1.5
0.5
U)
2/
'
06
04
In
E) 4
__A3
In
10
80
0
a)
time (sec)
with optimal group B suspensions.
.c 1.5
uzs
20.5
zo
O_
0
2
kbSt
3
x
lo'
O_
0
Fig. 8: Optimization of J1 using group B
kbSt
10
susp(
(b). Optimization of 4min
To optimize the minimal damping ratio )Sm,Up to
170% improvement is achieved by group A suspensions.
For example, at k,=3150 N/mm, the sys tem minimal
damping ratios are 4min =0.1263 fc r Al with
c,=237.35Ns/mm, 4min =0.20231 for A2 with
c,=193.27Ns/mm and b=6501.3kg, and 4 =0.20231
for A3 with c,=193.56Ns/mm and b=19289)kg. The step
III. Lateral Stability
Apart from the passenger comfort, lateral stability is also
an important issue for train suspension design. Using a
six D.O.F. (degree of freedom) fulltrain model shown in
Fig. 11, the increase of critical speed (the maximum
allowable speed with lateral stability) by applying inerter
to the lateral suspension design are investigated. The
dynamics of the model with conventional suspension
was derived in [7] as follows:
(9)
mtyX F
I~< M,(10)
MAYi = 1475
Yt + 2filYri 
WaYi 2Vft a)j + Isyj
Fti
45th IEEE CDC, San Diego, USA, Dec. 1315, 2006
jki =
W3 Yi +
vf12
V Y>+(2f12+a2W)y.,
(r+
,(12)
0 Yi + M'Zi
in which i= 1,2 and V represents the forward speed, and
F
2Kpy
2Cy Yj + 2Ky Y2 + 2Cy Y2 + (<4py
M,, (4K,Jl
) yt + (4Cy  2Cy )Y 1 3)
2K
4K,b,2 2K.b22)Vt + (4C,, l 4C,bj2 2C ,b2f)Y,,(14)

y1+ 2CpyL, + 2Kp,bl21 + 2Cpybl /
+ 2Kpy4y2 + 2CpyL252 + 2Kp,b122+ 2CPybV'2
+ 2K
(l)'2Kpyt4t + 2Kpyyt 2cpyyi (1)'2Cpy4Lxt + 2Cpy t ^(5)
(16)
M'Zi = 2K, bj2yt 2KPXbj2VY + 2C,,bl2ifr 2C, b12Vri *
Fsyi = 2Kpyj
WelP2.1 9
system in (912) are considered. When the forward
velocity V exceeds the critical speed, there will be RHP
(righthand plane) system poles such that the system
becomes unstable. The suspension settings are modified
in several different locations, such as the longitudinal
and vertical suspensions. Finally it is found that the most
significant influence on the creep speed is to apply
inerter to the lateral suspensions. Furthermore, it is noted
that the critical speed is not increased using the parallel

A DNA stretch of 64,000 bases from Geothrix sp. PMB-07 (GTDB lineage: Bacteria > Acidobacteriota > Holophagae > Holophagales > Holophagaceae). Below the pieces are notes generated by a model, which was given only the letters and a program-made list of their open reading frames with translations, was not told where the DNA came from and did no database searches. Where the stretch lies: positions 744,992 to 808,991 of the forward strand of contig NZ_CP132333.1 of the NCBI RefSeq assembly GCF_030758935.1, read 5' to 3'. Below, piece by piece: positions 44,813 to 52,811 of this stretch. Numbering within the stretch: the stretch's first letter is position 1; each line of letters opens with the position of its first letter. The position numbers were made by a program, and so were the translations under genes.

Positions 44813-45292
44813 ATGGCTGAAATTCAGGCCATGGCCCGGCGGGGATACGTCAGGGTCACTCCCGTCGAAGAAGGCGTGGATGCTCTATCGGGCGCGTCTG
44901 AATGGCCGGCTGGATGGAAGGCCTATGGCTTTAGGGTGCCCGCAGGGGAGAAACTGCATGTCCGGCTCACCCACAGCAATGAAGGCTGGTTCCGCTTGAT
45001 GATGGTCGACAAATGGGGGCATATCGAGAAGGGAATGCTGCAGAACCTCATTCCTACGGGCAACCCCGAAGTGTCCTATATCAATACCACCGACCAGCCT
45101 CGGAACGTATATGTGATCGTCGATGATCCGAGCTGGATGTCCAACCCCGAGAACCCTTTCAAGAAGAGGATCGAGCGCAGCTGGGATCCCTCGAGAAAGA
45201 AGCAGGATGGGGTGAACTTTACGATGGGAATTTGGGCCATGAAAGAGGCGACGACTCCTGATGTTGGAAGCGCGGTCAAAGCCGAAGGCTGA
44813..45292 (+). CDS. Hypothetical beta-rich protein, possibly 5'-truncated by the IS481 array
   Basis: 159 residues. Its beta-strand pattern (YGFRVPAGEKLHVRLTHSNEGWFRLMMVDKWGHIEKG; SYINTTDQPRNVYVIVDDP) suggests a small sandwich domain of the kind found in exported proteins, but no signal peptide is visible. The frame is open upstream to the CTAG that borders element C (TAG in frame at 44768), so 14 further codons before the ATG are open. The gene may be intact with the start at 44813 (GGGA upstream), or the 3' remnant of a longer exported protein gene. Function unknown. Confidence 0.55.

arrangement. On the other hand, the serial arrangement is
more beneficial in this aspect with the critical speed
increased up to 15%. The results are illustrated in Fig. 12,
where the horizontal axis is kp, (longitudinal suspension
stiffness) in unit of N/m and the vertical axis represents
the critical speed in unit of km/hr.
800,
It is noted that the system described in (916) can also
be expressed by state space form, with state variables:
X
Yt
~t
YI
~1
Y2
~2 Vt '/~t VI '/~l
600
2]T
0
400
._
200

 
CI
Kpx
traditional
serial inerter
6
4
x
106
Fig. 12: The increase of creep speed by serial inerter in lateral suspension.
Fig. 11: The six D.O.F. fulltrain model for lateral stability analysis [7].
The following parameters are used [7]: the masses of
the bogie and the wheel are m,=350.26kg and
m,=1117.9kg; the inertia of the bogie in zdirection is
I,,=105.2kgm2 while the inertia of the wheel is IWx=608.1,
IWy=72, Iw =608.lkgm2 in x, y and z directions; the
halftrack is a=0.7175m; the wheel coefficient is A =0.05;
the suspension strut distance is bl=lm, b2=1.18m,
b3=1.4m, LI =1.28m, L2=1.5m; the suspension settings
kpx =900N/mm, kpy =390N/mm, kpz =432N/mm,
cpz =30N/mm, ksx =kSY =4.5NImm,
csx=90N/mm, csy=1. 8N/mm; the creep force coefficients
IV. Experiments
A. The Inerter Models
It is noted that inerter can be mechanically realized by
various ways [10, 11] . In [11] a rackpinion inerter was